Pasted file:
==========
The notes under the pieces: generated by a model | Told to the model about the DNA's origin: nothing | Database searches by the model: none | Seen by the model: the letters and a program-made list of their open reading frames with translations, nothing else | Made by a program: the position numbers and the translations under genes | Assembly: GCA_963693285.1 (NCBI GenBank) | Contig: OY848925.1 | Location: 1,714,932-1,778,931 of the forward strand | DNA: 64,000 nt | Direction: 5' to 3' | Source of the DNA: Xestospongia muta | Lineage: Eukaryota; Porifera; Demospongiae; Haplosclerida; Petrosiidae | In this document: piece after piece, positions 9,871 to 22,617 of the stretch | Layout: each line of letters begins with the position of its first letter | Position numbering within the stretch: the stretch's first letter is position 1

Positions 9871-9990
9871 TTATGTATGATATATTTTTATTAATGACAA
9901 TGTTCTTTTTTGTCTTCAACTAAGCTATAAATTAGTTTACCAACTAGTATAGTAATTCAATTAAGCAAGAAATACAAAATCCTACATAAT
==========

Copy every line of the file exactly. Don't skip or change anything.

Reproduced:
The notes under the pieces: generated by a model | Told to the model about the DNA's origin: nothing | Database searches by the model: none | Seen by the model: the letters and a program-made list of their open reading frames with translations, nothing else | Made by a program: the position numbers and the translations under genes | Assembly: GCA_963693285.1 (NCBI GenBank) | Contig: OY848925.1 | Location: 1,714,932-1,778,931 of the forward strand | DNA: 64,000 nt | Direction: 5' to 3' | Source of the DNA: Xestospongia muta | Lineage: Eukaryota; Porifera; Demospongiae; Haplosclerida; Petrosiidae | In this document: piece after piece, positions 9,871 to 22,617 of the stretch | Layout: each line of letters begins with the position of its first letter | Position numbering within the stretch: the stretch's first letter is position 1

Positions 9871-9990
9871 TTATGTATGATATATTTTTATTAATGACAA
9901 TGTTCTTTTTTGTCTTCAACTAAGCTATAAATTAGTTTACCAACTAGTATAGTAATTCAATTAAGCAAGAAATACAAAATCCTACATAAT